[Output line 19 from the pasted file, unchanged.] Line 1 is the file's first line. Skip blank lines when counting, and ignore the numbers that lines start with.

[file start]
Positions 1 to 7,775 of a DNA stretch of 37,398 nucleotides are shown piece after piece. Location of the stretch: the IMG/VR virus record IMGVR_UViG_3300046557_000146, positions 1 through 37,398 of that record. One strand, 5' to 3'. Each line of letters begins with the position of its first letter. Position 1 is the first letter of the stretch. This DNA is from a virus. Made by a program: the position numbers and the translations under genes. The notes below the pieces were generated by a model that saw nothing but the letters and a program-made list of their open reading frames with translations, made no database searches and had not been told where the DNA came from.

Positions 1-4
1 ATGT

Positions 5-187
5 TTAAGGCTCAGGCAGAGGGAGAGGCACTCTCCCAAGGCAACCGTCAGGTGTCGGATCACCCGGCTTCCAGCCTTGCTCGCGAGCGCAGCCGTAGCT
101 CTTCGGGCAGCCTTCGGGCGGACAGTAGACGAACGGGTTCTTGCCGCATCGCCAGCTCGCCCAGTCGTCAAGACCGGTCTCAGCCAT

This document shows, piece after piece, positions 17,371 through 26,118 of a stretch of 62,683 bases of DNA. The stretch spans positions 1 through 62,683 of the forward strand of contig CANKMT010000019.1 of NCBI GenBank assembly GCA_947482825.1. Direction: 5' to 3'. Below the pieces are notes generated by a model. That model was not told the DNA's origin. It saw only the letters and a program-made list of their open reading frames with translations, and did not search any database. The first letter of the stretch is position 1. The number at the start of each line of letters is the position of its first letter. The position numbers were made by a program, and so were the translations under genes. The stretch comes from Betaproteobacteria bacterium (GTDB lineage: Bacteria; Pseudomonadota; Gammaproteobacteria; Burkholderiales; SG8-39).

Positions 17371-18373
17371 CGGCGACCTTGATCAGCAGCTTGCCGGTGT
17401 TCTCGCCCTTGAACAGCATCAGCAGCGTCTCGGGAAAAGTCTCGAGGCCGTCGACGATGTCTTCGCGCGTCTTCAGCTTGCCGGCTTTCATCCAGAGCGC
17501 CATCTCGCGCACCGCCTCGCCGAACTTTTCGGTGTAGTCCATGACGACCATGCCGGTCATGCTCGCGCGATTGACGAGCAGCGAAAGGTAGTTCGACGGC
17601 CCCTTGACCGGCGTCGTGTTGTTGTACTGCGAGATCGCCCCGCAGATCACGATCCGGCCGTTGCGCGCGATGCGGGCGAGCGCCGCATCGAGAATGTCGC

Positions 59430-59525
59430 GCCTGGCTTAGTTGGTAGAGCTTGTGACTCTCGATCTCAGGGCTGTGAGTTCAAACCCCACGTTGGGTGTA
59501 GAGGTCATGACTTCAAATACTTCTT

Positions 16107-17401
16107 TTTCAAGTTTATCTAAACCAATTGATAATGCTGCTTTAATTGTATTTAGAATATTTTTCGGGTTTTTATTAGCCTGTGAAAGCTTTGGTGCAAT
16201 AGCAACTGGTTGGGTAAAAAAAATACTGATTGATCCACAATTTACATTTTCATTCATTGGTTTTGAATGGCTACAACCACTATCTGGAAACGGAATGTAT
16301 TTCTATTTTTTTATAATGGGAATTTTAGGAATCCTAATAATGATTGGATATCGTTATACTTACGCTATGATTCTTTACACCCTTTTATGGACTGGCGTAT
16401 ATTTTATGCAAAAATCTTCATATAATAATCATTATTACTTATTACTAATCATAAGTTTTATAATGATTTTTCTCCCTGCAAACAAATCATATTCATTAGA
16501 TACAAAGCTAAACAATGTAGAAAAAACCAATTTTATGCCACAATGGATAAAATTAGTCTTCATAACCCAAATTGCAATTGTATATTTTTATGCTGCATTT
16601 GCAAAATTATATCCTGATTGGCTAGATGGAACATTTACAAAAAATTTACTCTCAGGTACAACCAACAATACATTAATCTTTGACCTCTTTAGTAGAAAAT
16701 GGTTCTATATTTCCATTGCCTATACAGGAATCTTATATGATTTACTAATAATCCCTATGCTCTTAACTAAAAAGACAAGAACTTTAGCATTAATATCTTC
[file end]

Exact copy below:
16301 TTCTATTTTTTTATAATGGGAATTTTAGGAATCCTAATAATGATTGGATATCGTTATACTTACGCTATGATTCTTTACACCCTTTTATGGACTGGCGTAT